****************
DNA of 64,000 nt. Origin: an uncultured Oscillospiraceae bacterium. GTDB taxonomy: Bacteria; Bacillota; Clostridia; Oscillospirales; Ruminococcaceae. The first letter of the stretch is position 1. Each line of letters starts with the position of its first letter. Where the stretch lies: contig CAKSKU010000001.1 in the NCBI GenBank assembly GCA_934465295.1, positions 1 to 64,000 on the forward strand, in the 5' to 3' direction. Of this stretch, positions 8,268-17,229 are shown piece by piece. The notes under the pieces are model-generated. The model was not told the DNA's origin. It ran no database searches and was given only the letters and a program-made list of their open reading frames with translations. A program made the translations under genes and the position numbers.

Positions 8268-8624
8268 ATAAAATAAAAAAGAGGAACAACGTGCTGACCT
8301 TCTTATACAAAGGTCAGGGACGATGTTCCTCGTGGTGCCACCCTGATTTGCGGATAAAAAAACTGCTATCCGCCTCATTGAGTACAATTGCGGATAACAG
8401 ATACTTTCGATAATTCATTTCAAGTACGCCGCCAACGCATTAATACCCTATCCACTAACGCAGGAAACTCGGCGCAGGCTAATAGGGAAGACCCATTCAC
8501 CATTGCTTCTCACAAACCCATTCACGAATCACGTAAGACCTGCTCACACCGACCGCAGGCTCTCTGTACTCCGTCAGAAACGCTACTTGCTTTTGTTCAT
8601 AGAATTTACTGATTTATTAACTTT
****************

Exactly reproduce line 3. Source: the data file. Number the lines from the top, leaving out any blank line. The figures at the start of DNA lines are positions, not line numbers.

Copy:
8268 ATAAAATAAAAAAGAGGAACAACGTGCTGACCT